Emerging Radiance paints murals of Japanese Americans and shares their stories about wrongfully imprisoned during WWII. 


Tribeca Fest

ReachYou will send you a message from the future if ReachYou is successful. Radiance emergingIt reanimates messages that were once locked away in the past. 

Emerging Radiance’s AR is a new way to use Instagram filters. It brings to life mural portraits by three Japanese-Americans. They share their experiences with forced relocation and wrongful imprisonment in US concentration camps during World War II. Tani Ikeda, the creator, said that she wanted to preserve their archival recordings which her father had taped many years ago. This would allow them to continue these stories to younger generations.

She explained that AR filters were created so anyone who uses Instagram can use their smartphone to hear the stories of each of their ancestors. 

Every member of Bellevue’s Nikkei farm community, including the protagonists in Emerging Radiance, shares the personal pain they went through during incarceration. Rae Matsuoka Takekawa for example was the daughter a leader in this community. He helped organize Japanese-American farmers to receive fair prices for their crops. Takekawa’s mural, Emerging Radiance, recalls the night her father was arrested and taken by the FBI just hours after Pearl Harbor bombing. 

Ikeda stated that stories like Takekawa’s offer “a historical roadmap” to defy the current climate. anti-Asian hate

She said that cameras and any other equipment that could have been used to record what was happening inside the camps during my grandfather’s imprisonment were removed. This augmented reality mural gives the community the opportunity to speak again, since most survivors of concentration camps are their ancestors.

Meta Open Arts — the art program of Meta, the owner of Instagram — originally commissioned the murals, by Michelle Kumata, for its office in Bellevue. Kamata and Ikeda collaborated to create the AR filters that bring the subjects of the mural to life for those who have Instagram installed on their phones. By scanning any one of the three images, you can hear their stories. QR codes on the project’s site

Iago: The Green Eyed Monster

An animated Iago intervenes between a set of male holograms playing pool and a holographic version of herself, trying to box.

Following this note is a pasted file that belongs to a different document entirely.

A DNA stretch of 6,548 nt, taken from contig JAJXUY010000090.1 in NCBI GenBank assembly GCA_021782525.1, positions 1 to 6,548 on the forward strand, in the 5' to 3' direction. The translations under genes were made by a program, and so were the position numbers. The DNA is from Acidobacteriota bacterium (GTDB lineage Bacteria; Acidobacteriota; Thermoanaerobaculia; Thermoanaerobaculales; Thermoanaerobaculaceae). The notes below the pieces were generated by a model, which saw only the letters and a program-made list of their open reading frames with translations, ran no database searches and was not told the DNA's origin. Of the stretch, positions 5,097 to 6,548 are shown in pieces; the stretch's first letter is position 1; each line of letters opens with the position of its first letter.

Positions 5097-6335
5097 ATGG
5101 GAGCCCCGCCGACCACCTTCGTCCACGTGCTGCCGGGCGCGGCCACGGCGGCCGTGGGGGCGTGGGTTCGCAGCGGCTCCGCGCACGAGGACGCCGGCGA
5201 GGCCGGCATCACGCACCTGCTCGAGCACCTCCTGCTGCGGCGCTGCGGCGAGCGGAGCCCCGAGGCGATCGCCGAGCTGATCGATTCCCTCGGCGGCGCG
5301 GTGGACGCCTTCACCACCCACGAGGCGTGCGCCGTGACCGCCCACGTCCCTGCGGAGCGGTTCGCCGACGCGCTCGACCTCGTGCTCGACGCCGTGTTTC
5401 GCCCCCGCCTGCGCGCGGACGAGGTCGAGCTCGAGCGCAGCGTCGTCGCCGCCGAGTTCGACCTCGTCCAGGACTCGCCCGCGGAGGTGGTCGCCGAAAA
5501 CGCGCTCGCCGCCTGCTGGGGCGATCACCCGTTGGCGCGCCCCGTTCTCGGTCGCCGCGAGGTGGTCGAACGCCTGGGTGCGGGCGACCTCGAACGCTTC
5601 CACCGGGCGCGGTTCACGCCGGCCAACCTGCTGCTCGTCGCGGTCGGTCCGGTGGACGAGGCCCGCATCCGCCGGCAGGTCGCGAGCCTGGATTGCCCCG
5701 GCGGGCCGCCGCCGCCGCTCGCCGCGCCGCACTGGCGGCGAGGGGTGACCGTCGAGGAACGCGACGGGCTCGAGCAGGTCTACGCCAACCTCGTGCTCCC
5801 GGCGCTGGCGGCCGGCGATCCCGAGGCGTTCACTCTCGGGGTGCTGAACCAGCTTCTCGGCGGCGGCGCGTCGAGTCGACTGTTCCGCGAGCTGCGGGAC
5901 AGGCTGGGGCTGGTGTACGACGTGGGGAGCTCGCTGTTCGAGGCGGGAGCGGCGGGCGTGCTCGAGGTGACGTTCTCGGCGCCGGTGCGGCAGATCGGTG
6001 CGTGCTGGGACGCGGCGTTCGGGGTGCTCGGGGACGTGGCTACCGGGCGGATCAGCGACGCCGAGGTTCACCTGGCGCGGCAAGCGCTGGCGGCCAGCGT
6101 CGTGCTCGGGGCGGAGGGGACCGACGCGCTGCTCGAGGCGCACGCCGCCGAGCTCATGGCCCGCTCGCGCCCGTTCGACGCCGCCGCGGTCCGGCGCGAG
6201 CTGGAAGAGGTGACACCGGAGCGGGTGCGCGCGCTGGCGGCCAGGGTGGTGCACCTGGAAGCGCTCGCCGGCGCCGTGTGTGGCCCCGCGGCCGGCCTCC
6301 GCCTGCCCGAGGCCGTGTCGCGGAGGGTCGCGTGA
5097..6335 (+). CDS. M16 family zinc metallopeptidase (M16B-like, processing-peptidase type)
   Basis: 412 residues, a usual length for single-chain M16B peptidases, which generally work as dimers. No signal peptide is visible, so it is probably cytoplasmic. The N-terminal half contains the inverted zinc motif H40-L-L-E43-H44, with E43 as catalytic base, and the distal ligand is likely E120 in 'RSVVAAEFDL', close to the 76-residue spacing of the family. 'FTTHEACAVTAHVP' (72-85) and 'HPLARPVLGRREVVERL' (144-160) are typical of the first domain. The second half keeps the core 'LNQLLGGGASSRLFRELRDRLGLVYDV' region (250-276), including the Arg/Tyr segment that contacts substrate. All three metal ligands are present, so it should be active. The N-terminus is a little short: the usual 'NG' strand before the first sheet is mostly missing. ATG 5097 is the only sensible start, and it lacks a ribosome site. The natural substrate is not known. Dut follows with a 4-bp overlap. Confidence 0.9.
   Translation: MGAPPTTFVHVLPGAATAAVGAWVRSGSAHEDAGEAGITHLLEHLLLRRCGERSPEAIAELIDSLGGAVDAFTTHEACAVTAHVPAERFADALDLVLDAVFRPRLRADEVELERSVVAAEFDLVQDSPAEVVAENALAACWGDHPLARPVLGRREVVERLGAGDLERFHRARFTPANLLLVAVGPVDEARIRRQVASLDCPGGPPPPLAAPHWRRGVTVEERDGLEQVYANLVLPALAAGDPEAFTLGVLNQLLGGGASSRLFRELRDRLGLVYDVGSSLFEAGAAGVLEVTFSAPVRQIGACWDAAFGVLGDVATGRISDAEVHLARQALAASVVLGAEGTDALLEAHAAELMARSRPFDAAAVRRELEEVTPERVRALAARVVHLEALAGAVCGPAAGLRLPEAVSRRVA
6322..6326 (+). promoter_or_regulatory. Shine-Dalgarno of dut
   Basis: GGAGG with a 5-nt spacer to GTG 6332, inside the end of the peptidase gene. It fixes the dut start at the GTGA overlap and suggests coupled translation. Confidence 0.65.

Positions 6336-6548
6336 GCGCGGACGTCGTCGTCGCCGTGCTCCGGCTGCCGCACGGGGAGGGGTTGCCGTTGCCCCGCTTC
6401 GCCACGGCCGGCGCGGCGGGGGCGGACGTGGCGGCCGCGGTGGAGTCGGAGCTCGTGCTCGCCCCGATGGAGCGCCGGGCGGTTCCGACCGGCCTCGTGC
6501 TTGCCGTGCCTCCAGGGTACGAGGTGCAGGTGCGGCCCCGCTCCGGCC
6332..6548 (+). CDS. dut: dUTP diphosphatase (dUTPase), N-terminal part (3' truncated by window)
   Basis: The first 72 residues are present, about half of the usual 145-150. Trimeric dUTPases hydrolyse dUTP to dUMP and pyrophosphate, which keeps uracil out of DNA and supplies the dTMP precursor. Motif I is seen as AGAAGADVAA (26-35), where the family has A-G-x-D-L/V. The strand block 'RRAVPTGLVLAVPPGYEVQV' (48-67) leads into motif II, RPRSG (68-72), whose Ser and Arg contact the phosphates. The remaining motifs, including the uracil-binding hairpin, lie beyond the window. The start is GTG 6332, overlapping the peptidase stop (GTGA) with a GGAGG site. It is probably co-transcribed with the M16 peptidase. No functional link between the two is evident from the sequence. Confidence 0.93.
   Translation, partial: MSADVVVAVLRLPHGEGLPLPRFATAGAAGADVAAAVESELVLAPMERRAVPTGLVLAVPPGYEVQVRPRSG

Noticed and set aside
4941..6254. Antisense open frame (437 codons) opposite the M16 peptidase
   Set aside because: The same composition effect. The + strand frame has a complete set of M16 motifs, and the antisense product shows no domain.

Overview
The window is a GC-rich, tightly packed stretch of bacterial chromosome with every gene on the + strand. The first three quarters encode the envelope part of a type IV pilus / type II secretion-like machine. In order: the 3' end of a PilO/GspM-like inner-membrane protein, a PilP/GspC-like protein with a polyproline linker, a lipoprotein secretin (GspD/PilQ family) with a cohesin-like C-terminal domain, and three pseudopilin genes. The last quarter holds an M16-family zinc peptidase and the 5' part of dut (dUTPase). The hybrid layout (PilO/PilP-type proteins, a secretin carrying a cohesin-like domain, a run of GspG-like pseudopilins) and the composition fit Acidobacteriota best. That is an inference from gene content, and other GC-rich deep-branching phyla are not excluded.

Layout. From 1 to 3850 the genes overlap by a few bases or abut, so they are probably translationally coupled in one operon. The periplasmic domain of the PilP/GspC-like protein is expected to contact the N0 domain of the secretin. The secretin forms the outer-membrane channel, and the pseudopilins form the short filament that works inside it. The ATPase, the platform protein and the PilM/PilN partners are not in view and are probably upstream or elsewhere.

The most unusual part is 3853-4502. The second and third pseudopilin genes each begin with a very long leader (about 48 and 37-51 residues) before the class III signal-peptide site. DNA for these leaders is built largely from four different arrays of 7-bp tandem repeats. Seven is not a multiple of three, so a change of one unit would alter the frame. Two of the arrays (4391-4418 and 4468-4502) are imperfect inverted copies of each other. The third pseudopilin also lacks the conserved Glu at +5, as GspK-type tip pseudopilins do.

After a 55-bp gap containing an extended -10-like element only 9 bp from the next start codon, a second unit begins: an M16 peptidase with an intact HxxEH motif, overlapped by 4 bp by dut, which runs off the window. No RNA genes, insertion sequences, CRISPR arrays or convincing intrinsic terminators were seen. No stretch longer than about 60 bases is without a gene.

Iago, The Green Eyed Monster makes a Shakespearean villain into a rock song on an AR stage. 


Tribeca Fest

Iago has been a source of DGAF energy since Shakespeare created the villain in his tragic play Othello 400 years ago. Iago shows this with crunchy guitars. 

Iago: The Green Eyed MonsterThis 3D-animated AR music video transforms Iago into a modern female soldier. While this Iago may still occasionally use “doth”, “shall” words in her lyrics, it’s not necessary to know much about Shakespeare to see what she’s talking about. She snarls, “These men…these men…these men.” 

Mary Chieffo, one the creators of Iago, played Iago in 2015 as a male character in an all-female production. But she was curious about what Iago would look like as a modern military lady, she explained. “Our female Iago is consumed with her jealousy and internalized anger over being overlooked, making her the ‘green-eyed beast’.

Creators encourage you “to be your own cinematographer” as you explore the AR stage while this Iago’s performance plays. The experience includes Easter eggs that are related to Shakespeare. They said that it could be a great opportunity to “rock out with Shakespeare verse set to some good music”. 

The project hopes to inspire thought about patriarchy and oppression, as well as how people can behave outside the confines of their boxes.

Iago: This Green Eyed monster was made with support from Verizon and Viola Davis’ JuVee Productions. Viola Davis co-founded the company with Julius Tennon. This is not the first time that the Oscar winner’s production house has dabbled with Shakespearean mixed reality. In fact, Operation: Othello was a pilot for a VR series called JuVee Productions. It premiered at Cannes Film Festival in 2019. JuVee’s head, immersive Joshua Nelson Youssef and the creator of Green Eyed Monster said Davis “would retreat to other worlds in her trailer for How to Get Away with Murder.” 

Green Eyed Monster’s AR app can be used for both Apple iOS and Android devices. The creators recommend an iPad in landscape orientation with headphones for the best experience. (A bigger screen definitely makes a difference.) The song is also available to stream on Spotify other services. Snapchat Lens is also available. 

Chieffo stated that watching young women interact with Iago the Green Eyed Monster at Tribeca Fest gave her hope that they can embrace their inner monster rather than suppress it.

“I hope this piece does what all great art should do – and certainly what Shakespeare was trying to do in his day: allow us to examine ourselves through heightened expression in order to inspire action in the real world we live in.”